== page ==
International Nuclear Information System (INIS)

    The procedures for evaluation of IND and NDA applications were reviewed by FDA and the state members of the Task Force believe that there is significant progress being made toward expeditious handling of these items. Progress toward publication of the final rule on radiopharmaceuticals has reduced the need for state regulatory activity in investigational aspects of radiopharmaceutical research to the point that the original concept for the training is no longer valid

  18. 32 CFR 700.1053 - Commander of a task force.

    Science.gov (United States)

    2010-07-01

    ... 32 National Defense 5 2010-07-01 2010-07-01 false Commander of a task force. 700.1053 Section 700... Command Detail to Duty § 700.1053 Commander of a task force. (a) A geographic fleet commander, and any other naval commander, may detail in command of a task force, or other task command, any...

  19. Final Technical Report Transport Task Force Activities

    International Nuclear Information System (INIS)

    The Transport Task Force has functioned as the primary scientific organization in the area of magnetic-fusion confinement and transport since its inception in 1988. It has defined and set research directions, coordinated broad research efforts, advocated new funding initiatives, and created a highly successful and widely admired interactive culture between experiment, theory and modeling. The Transport Task Force carries out its activities under the direction of its chair and the Executive Committee. The Executive Committee is comprised of the leaders and deputy leaders of the scientific working groups. The working groups are structured and organized according to research needs and priorities and have been organized around the areas of Core Transport, H Mode and Pedestal, Fast Particle Transport, Transient Transport Phenomena, and Modeling and Simulation. A steering committee provides advise on TTF activities. Further information on the working groups and the structure and management of the TTF can be found at http://psfcwww2.psfc.mit.edu/ttf/index.html. The TTF holds an annual workshop. A summary of the workshops held during the period of this report is given in Appendix I. During the period of this report the Transport Task Force was involved in several significant activities. Foremost of these was a sweeping review of the status of transport science, the key research tasks for progress during the next 5-10 years, and a proposal for a funding initiative to ensure application of adequate resources to these problems. The conclusions of this study were incorporated into a white paper, which is copied below in Appendix II. Other significant activities have included the introduction of an extended, ongoing discussion on verification and validation as a requisite for defining and codifying the path toward predictive capability, the orchestration of a gradual shift of focus from ion thermal confinement to electron thermal confinement, and a joining of efforts on edge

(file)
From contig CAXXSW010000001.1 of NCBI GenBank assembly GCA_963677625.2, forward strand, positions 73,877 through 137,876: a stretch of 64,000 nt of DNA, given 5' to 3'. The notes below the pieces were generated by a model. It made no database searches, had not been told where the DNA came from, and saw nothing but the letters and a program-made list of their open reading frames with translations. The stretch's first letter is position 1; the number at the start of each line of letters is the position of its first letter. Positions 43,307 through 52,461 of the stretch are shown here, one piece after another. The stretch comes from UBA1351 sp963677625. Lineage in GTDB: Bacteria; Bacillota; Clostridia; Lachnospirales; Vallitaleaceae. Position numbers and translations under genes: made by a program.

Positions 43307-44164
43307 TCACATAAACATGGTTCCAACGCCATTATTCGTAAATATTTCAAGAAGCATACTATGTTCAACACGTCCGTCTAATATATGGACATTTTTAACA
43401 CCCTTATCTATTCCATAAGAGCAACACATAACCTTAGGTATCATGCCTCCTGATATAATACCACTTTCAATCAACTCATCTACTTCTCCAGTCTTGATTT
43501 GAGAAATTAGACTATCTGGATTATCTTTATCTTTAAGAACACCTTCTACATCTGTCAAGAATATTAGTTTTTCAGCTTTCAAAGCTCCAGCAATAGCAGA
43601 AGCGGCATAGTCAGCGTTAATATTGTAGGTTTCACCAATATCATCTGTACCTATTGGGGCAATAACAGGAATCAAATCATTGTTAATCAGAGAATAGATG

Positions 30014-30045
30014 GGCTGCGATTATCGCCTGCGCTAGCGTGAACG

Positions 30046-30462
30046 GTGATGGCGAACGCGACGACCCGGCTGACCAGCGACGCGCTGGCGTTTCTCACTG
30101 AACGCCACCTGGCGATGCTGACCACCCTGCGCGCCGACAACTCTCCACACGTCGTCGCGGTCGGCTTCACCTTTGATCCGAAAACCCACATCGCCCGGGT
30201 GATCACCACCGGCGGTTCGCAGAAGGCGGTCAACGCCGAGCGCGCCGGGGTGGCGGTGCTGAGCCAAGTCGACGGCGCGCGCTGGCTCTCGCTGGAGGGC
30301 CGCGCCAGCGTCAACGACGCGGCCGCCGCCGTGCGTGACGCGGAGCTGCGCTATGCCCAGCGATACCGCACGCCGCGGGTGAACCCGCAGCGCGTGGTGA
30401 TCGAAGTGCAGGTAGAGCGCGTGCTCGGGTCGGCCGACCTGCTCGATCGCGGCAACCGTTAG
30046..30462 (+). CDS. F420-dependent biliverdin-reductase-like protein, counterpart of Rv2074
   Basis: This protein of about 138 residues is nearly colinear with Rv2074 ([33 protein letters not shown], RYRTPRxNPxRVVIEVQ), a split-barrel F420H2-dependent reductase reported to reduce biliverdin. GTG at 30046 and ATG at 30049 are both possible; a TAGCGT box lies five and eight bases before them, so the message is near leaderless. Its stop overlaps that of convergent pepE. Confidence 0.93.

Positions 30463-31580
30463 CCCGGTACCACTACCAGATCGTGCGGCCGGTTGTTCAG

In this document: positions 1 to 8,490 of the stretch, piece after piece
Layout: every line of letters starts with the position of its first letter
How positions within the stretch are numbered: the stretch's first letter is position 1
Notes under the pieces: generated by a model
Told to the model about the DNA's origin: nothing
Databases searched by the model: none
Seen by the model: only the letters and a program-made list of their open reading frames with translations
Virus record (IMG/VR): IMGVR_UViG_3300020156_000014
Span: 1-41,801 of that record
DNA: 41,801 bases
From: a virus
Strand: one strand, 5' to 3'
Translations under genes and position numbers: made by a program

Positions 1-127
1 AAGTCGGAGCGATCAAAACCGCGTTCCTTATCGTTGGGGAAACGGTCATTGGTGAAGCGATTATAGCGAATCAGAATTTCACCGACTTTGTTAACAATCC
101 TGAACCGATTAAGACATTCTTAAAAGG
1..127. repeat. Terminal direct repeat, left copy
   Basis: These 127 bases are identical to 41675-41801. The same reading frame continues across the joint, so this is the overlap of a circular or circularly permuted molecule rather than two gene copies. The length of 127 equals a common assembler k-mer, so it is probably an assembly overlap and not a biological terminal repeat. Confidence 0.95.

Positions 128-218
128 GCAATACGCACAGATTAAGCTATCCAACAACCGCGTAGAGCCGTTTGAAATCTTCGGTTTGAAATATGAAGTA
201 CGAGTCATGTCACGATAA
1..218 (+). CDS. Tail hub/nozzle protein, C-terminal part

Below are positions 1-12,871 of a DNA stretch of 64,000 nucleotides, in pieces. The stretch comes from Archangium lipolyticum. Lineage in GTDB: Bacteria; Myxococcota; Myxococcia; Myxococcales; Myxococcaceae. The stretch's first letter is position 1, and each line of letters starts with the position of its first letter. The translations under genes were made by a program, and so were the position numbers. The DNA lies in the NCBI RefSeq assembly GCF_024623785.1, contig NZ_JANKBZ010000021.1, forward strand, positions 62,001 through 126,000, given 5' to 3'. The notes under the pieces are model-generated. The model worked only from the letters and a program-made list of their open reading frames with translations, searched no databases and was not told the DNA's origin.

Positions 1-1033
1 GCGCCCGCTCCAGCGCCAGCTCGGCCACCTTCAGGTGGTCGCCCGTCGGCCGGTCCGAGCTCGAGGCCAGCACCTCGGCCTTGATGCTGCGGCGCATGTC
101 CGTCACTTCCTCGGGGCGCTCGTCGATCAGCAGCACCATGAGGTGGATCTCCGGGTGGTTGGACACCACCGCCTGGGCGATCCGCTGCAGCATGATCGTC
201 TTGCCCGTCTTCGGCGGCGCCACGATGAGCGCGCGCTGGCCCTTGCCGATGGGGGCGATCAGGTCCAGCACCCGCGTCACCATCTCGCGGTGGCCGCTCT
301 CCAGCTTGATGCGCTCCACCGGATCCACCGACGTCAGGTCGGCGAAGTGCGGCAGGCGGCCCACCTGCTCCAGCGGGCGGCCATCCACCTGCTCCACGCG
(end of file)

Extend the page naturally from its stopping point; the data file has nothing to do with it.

20. Final Technical Report Transport Task Force

    Energy Technology Data Exchange (ETDEWEB)

    P.W. Terry

    2006-08-22